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Uncovering the History & Origin of Annandale, VA

Get a glimpse into the European history of Annandale, VA, dating back to the 17th century. Learn the origin of the town's name and how it ties back to a Scottish village.
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We’re on a bit of a NoVA kick this week and wanted to do a little digging into the origin of another name, Annandale. Maybe you already know this, but I definitely didn’t.

The European history of the area dates all the way back to the 17th century, when, in 1685, Colonel William H. Fitzhugh purchased close to 24,000 acres of untamed wilderness near the Potomac River. The descendants of Fitzhugh build an estate on the land and named it Ravensworth. Three total homes were built on the property, Oak Hill, and Ossian Hall.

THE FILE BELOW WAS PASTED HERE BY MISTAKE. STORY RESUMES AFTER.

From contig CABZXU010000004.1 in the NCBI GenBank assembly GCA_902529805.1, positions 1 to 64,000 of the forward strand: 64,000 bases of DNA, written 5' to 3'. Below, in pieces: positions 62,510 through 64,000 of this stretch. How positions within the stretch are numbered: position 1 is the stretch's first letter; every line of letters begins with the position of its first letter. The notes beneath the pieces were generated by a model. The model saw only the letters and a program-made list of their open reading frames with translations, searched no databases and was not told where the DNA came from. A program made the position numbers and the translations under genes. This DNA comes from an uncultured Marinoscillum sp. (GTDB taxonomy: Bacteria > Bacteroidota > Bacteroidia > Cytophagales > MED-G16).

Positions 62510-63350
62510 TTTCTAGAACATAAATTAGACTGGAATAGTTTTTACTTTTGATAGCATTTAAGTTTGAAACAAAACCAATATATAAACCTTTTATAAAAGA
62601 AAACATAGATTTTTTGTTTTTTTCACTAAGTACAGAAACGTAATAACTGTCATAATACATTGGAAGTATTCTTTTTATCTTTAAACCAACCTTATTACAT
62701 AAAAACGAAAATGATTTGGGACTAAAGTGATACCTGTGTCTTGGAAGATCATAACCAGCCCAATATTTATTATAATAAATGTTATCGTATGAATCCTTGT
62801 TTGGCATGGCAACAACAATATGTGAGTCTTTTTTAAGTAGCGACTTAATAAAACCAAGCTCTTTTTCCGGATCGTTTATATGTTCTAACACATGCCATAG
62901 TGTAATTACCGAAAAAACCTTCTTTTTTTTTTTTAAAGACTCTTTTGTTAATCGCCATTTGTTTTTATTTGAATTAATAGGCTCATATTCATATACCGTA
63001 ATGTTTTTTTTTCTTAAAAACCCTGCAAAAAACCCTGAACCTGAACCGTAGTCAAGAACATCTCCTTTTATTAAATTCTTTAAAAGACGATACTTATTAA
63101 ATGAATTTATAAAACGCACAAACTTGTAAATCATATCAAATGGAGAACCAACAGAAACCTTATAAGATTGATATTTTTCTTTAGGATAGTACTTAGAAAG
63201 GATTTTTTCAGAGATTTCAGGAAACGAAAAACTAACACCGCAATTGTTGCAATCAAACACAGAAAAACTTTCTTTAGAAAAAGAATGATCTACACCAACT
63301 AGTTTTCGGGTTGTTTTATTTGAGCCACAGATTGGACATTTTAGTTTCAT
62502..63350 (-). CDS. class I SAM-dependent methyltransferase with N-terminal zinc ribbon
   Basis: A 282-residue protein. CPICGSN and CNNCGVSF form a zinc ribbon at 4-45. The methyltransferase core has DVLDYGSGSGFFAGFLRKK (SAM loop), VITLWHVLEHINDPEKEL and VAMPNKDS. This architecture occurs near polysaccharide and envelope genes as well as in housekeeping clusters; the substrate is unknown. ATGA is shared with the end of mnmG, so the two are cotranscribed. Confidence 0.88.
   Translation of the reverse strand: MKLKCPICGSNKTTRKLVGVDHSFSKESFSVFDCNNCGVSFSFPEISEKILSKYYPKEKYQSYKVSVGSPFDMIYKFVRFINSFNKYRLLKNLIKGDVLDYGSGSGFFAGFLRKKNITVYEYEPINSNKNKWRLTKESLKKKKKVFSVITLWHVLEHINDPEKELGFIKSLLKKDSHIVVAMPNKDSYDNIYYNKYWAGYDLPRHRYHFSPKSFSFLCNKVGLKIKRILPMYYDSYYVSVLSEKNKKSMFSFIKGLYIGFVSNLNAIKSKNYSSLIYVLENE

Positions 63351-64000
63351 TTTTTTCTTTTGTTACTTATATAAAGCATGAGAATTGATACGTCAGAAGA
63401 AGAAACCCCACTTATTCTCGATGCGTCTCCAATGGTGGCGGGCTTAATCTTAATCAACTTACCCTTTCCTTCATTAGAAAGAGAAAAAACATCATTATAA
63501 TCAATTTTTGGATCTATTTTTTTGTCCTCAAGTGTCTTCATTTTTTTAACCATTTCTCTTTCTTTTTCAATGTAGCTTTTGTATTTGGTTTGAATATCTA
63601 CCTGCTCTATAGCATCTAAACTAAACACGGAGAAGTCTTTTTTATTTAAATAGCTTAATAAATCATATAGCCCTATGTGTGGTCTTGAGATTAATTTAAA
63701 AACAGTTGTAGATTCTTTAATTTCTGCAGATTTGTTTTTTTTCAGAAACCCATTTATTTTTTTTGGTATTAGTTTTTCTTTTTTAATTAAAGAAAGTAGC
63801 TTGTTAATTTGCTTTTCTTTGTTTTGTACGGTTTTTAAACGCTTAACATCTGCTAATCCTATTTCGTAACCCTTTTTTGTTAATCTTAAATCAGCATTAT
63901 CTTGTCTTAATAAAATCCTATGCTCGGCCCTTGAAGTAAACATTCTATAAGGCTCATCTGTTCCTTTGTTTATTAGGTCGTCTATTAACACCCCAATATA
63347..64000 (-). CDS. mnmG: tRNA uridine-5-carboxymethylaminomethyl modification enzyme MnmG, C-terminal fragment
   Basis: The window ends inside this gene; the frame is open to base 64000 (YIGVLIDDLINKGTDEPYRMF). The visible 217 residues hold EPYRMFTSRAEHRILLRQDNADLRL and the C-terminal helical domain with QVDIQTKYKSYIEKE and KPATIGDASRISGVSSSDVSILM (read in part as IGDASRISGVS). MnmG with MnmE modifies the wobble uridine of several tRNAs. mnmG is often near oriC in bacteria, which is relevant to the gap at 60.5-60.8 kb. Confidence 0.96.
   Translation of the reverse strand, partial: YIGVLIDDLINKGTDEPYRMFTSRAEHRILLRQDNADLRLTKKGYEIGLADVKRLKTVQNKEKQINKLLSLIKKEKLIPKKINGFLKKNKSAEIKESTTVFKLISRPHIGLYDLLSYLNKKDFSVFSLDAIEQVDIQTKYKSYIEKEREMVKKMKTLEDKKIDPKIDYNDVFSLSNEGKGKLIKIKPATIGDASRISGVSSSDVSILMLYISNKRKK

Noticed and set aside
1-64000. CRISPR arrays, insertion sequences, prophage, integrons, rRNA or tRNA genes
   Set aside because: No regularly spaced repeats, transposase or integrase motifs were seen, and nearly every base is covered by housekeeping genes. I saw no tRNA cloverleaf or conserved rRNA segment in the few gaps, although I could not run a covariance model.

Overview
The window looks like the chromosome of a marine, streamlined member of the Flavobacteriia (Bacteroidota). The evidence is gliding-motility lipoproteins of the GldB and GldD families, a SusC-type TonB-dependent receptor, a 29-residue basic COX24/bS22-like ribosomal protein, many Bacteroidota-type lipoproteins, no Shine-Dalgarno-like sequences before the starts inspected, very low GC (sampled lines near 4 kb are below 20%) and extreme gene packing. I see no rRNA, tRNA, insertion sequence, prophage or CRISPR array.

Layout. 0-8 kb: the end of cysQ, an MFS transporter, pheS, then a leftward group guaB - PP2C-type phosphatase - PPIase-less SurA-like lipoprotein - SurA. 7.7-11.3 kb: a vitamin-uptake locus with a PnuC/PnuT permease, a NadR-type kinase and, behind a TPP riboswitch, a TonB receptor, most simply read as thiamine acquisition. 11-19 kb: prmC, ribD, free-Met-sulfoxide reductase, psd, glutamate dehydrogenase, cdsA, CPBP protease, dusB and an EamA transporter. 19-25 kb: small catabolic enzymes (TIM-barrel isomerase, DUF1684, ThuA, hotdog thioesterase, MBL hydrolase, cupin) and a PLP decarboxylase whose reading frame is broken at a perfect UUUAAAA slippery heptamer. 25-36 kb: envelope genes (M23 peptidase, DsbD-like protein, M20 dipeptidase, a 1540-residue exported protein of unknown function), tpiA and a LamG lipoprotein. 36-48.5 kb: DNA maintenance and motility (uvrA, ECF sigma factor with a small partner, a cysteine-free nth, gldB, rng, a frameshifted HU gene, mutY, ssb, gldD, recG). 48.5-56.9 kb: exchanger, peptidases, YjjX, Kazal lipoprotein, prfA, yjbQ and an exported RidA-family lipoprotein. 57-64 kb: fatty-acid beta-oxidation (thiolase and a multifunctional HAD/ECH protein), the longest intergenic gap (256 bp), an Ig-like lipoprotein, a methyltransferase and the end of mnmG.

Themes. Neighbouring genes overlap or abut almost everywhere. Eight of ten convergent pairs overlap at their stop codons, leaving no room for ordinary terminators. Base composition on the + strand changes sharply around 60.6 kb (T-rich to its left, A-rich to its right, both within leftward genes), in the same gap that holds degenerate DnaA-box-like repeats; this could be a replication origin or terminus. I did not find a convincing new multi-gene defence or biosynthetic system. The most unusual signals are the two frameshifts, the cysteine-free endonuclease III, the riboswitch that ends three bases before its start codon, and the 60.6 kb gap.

Oak Hill
Oak Hill

Source: annandaleva.blogspot.com

Ravensworth burned under mysterious circumstances in 1925. Side note, and this is infuriating … in 1959, the Annandale Fire Department intentionally burned Ossian Hall as a training exercise for the department, and to make way for the Bristow subdivision. Fortunately, Oak Hill is still around, and was recently purchased in 2008 for $1.15 after a foreclosure.

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The land that made up much of Annandale was occupied by the Fitzhugh family for over six generations and eventually, it became one of the largest tobacco plantations in the area. Interestingly, at one point, Fitzhugh leased some of the property to French Huguenots, who had fled religious persecution in France.

Colonel Fitzhugh never lived on the plantation, and when he died, the land passed to two sons, William Fitzhugh Jr. getting the southern portion and Henry Fitzhugh getting the northern portion (which includes today’s Annandale).

So, as to the origin of the name Annandale. The plantation name was no longer used to refer to the area and the community took on the name Annandale, after the Scottish village located at the mouth of the River Annan. Oh, and the neighboring town Dumfries, Scotland also found its way to Virginia as the name of the town on Quantico Creek.

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